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James (Jim) Hoggan is one of Canada’s most respected public-relations professionals and the president and owner of the Vancouver PR firm Hoggan & Associates.
A law school graduate with a longstanding passion for social justice, Jim also serves as chair of the David Suzuki Foundation—the nation’s most influential environmental organization—and as a Trustee of the Dalai Lama Center for Peace and Education.
James Hoggan is the co-founder of Stonehouse Standing Circle, an innovative public-engagement and communications think-tank, and the former chair of The Climate Project Canada —Al Gore’s global education and advocacy organization. He also led the Province of British Columbia’s Green Energy Advisory Task Force on Community Relations and First Nations Partnerships.
James Hoggan is the co-founder of the influential website DeSmogBlog and the author of two books, Do the Right Thing: PR Tips for Skeptical Public, and Climate Cover-Up: The Crusade to Deny Global Warming. He speaks, writes, and presents widely on public attitudes toward sustainability, climate change, and the environment.
You can follow Jim on Twitter here: @James Hoggan on Twitter.
You can click here to read James Hoggan’s recent article on “How Propaganda (Actually) Works”
Greenhouse gas reductions of up to 60 per cent by 2050 are possible - and advisable - in Canada using existing technology, says the National Roundtable on the Environment and the Economy (NTREE).
In a report that puts to rest scare stories about the Kyoto accord ruining the Canadian economy, the NTREE, an independent federal agency comprising industry representatives and and non-profit organizations, says that responding decisively “will promote (Canada's) national interest, increasing productivity and competitiveness, improving air quality and meeting the energy needs of our growing economy.”
It began, in earnest, a month ago with wide release of a letter from 60 “experts” taking issue with the current consensus on climate change. That petition was repudiated by a second letter, signed by 90 of the top climate scientists in the country, but it didn't stop those in the first group from flooding the country's opinion pages with “climate skeptic” reports and, most recently, from hitting the talk circuit.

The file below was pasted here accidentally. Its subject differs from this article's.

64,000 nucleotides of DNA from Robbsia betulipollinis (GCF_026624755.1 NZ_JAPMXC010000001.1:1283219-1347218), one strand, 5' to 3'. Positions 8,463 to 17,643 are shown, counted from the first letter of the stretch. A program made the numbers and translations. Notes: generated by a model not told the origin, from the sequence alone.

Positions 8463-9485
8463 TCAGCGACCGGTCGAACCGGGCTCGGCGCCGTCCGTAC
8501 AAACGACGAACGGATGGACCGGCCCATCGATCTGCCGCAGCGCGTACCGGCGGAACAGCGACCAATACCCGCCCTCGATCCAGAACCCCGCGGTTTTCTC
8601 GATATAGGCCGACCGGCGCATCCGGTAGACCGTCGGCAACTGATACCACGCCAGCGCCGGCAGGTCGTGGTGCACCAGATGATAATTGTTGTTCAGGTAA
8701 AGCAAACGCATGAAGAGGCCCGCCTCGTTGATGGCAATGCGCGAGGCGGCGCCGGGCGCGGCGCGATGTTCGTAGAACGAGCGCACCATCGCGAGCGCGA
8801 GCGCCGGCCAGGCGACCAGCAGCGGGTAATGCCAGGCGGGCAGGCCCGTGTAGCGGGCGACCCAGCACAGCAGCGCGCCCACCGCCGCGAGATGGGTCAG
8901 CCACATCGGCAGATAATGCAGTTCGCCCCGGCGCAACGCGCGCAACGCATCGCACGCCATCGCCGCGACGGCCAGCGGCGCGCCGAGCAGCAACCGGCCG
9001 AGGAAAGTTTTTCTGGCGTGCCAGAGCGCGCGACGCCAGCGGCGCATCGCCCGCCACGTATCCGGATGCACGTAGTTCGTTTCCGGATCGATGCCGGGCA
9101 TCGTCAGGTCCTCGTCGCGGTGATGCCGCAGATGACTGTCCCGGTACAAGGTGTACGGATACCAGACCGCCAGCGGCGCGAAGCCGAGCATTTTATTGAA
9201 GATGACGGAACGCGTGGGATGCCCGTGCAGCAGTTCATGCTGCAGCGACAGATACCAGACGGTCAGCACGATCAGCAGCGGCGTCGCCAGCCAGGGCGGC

You commission factfinding polls to get a legitimate idea of where the public stands on an issue. For example, if you are representing a brokerage house, you might commission a survey to find out whether (or how much) the Enron case will discourage people from putting their money in the market.
Grist Magazine has turned up another excellent climate change piece - this time an excerpt from “Americans and Climate Change: Closing the Gap Between Science and Action” (PDF) a report synthesizing the insights of 110 leading thinkers on how to educate and motivate the American public on the subject of global warming.
As the public relations war over climate change drags on, it becomes ever more apparent that one side has very cleverly manipulated the other into a position where they must defend the indefensible.
You might imagine that in talking about the “indefensible,” I am referring to the “sceptic's” defence of inaction - the corporate and governmental plea to ignore certain science and honour the self-destructive status quo. But that's not the case. The villains, liars and ostriches who argue against taking action on climate change have, in fact, taken the upper hand, forcing everyone else to defend two things that are almost completely without merit.